about TMS calibration drift leading to artefactual loss of estimated range and easy recipes for mitigation and correction. The post was written by an engineer who was able to have an in-depth discussion with a technical lead at Tesla so this information is a gem.

Quite by accident, my routine charging habits lead to good battery calibration. Time will tell what fraction of range loss outliers are miscalibrations rather than true degradation but the behaviors that would lead to calibration drift are not unusual. The simple recipe is to use the scheduling functions to let the car sit for a few hours before charging, and to not charge every day unless needed. It is curious that the latter tenet runs against Elon's advice of daily charging but I have always understood his suggestion to be one of convenience rather than optimal battery management.

I've thought more than once that the reports of excessive 'degradation' might be more prevalent in the smaller battery model 3 versions which has always seemed odd since they are the same cells. Owner behaviors more common with smaller packs that lead to calibration drift would be a reasonable explanation.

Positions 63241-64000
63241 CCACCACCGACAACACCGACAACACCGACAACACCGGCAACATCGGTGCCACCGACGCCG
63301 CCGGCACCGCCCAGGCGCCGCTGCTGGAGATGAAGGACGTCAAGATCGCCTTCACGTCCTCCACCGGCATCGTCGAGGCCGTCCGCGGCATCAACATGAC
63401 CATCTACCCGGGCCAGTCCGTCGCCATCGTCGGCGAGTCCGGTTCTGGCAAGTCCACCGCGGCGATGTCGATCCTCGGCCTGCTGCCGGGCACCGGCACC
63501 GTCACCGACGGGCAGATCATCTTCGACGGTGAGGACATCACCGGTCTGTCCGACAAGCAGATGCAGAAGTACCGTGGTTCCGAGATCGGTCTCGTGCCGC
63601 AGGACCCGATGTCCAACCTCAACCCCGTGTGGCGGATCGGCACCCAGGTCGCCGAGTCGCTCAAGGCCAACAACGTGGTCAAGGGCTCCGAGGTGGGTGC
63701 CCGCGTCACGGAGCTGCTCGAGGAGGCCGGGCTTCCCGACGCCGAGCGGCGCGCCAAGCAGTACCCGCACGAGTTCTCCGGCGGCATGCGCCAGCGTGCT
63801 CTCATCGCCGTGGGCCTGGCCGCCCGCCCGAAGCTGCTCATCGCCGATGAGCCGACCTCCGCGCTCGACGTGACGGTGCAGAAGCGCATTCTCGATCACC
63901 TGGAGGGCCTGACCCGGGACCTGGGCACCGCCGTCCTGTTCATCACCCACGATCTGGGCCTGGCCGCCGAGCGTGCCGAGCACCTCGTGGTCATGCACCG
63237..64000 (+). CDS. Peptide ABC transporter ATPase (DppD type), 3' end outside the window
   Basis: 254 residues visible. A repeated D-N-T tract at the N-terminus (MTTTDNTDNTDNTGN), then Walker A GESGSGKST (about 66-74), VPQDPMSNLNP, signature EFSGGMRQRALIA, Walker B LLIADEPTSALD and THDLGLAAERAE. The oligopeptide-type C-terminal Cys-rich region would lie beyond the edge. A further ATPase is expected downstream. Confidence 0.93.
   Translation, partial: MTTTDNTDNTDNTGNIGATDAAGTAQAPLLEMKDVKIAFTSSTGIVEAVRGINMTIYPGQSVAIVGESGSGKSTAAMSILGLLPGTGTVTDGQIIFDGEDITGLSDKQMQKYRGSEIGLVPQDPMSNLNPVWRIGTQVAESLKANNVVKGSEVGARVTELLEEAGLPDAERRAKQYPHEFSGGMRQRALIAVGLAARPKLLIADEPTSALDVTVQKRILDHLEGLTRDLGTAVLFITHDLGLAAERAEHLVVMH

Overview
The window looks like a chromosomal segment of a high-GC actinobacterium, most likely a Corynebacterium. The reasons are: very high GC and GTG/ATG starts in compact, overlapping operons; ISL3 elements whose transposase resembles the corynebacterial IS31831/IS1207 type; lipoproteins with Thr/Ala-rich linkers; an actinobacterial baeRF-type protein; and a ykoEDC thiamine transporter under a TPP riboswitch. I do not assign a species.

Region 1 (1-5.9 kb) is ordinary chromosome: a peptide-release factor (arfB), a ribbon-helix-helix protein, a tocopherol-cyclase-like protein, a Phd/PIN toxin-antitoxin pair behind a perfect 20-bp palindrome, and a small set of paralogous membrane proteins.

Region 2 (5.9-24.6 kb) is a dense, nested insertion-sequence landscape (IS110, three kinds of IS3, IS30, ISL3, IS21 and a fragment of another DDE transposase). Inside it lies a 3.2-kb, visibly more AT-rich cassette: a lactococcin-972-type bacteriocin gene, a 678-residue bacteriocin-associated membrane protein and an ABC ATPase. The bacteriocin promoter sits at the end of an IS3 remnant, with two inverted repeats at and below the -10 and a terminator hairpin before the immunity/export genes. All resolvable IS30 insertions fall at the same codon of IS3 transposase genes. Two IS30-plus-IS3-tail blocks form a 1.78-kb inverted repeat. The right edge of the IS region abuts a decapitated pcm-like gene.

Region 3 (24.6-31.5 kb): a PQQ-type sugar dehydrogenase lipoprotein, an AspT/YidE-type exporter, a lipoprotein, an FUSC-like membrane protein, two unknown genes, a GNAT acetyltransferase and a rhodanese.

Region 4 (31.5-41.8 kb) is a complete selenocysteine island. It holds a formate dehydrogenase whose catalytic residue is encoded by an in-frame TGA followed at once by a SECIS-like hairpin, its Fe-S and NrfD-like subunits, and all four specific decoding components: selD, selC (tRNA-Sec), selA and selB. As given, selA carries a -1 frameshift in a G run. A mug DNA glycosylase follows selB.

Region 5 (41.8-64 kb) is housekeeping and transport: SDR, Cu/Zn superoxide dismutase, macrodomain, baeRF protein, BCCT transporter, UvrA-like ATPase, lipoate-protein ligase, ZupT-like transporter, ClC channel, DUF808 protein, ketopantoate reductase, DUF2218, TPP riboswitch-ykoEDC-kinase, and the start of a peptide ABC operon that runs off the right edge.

Last edited by SageBrush on Fri Aug 28, 2020 6:29 pm, edited 1 time in total.
2013 LEAF 'S' Model with QC & rear-view camera
Bought Jan 2017 from N. California
Two years in Colorado, now in NM
03/18: 58 Ahr, 28k miles
11/18: 56.16 Ahr, 30k miles
09/20: 54.3 Ahr; 38k miles
-----
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LeftieBiker
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Re: Official Tesla Model 3 thread

Fri Aug 28, 2020 6:06 pm

The above sounds pretty familiar <COUGH30kwhLeafCOUGH>.
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GRA
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Re: Official Tesla Model 3 thread

Wed Sep 02, 2020 10:03 pm

WetEV wrote:
Wed Aug 26, 2020 7:41 am
GRA wrote:
Tue Aug 25, 2020 7:44 pm
WetEV wrote:
Tue Aug 25, 2020 1:03 pm